Albert (“Ozzie”) Lepper—who in 1987 purchased the deteriorating hotel in which A.A. cofounder William Griffith Wilson (“Bill W.”) was born on November 26, 1895; reopened it as a functioning hotel in 1988 under the name of “The Wilson House”; and completed a major physical rehabilitation of the hotel in 1994 which he had begun in 1987—invited my dad to present weekend seminars on A.A. history at The Wilson House for eight years in a row during the 1990s. And what you won’t hear anywhere else is that Ozzie told me dad that he was refurbishing The Griffith (House) Library so that it could house my dad’s library. (The first installment of my dad’s donation was 23,900 items, and those items and many others are now housed at The Griffith Library.)

In 2006--after reviewing Bill W.’s “autobiography” titled “My First 40 Years”; after studying the available biographies of Bill [e.g., Thomsen (1975), Hartigan (2000), Raphael (2000), Mel B. (2000), White (2003), Cheever (2004), Lobdell (2004)]; and after much additional research—my dad wrote The Conversion of Bill W.: More on the Creator’s Role in Early A.A. (I helped to format and edit that title.)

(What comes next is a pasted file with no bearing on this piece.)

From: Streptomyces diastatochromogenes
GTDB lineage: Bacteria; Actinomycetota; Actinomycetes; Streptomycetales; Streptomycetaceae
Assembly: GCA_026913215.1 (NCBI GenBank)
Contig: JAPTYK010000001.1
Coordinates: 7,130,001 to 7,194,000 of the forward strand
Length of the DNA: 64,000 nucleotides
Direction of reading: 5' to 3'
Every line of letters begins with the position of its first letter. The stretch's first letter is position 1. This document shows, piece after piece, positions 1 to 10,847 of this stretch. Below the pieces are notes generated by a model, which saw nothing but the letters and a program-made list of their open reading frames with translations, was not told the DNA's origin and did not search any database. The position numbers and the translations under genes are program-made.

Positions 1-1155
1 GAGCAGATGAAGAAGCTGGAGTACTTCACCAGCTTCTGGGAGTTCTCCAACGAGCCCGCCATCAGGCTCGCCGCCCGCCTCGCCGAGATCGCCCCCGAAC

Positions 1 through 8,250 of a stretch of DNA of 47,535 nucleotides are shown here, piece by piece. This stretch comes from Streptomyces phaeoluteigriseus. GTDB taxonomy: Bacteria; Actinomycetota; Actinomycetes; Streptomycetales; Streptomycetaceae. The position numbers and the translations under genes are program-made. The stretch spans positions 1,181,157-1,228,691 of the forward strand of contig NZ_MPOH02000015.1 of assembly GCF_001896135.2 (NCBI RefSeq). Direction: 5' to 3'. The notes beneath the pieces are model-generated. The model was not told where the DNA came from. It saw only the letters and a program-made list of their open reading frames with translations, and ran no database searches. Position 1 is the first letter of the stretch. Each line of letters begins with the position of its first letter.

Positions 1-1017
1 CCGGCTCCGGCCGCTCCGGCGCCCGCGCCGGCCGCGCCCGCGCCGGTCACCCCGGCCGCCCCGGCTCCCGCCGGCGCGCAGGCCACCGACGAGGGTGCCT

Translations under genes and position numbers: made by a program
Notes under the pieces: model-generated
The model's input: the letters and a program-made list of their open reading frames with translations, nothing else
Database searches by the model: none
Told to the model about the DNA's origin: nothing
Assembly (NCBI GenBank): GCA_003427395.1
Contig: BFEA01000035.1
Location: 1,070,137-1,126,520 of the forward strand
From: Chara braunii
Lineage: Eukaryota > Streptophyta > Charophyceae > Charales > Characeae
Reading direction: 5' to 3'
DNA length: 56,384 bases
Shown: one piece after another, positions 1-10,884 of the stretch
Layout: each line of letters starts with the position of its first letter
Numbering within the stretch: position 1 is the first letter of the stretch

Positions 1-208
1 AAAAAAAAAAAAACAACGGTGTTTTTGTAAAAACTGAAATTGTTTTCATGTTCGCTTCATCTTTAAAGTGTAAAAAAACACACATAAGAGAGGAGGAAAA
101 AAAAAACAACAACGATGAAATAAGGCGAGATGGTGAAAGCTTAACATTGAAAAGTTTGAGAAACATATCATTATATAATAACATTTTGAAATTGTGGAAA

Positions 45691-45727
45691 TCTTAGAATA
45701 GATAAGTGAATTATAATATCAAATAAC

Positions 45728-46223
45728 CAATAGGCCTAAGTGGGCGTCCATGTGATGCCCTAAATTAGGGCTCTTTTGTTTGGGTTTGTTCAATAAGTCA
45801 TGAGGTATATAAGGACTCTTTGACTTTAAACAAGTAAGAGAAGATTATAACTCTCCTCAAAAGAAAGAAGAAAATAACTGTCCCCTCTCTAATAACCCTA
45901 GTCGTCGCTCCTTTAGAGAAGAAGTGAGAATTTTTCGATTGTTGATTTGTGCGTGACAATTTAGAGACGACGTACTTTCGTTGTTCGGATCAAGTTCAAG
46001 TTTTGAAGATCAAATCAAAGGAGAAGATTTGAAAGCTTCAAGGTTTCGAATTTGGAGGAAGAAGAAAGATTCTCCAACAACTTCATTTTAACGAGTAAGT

In 2008 and again in 2012, my dad and I went through East Dorset as part of our efforts to research the Christian upbringings of Bill W. and Dr. Bob in Vermont. We also visited Burr and Burton Academy (formerly Burr and Burton Seminary) in Manchester, Vermont, and spent time there interviewing the archivist who wrote the text for the official book about the school. In addition, we visited Norwich University in Northfield, Vermont, and briefly spoke with the assistant archivist at the school archives. We also did a picture-taking tour of Rutland; and we continued to reach out to churches in Rutland concern the Wilson’s church activity there.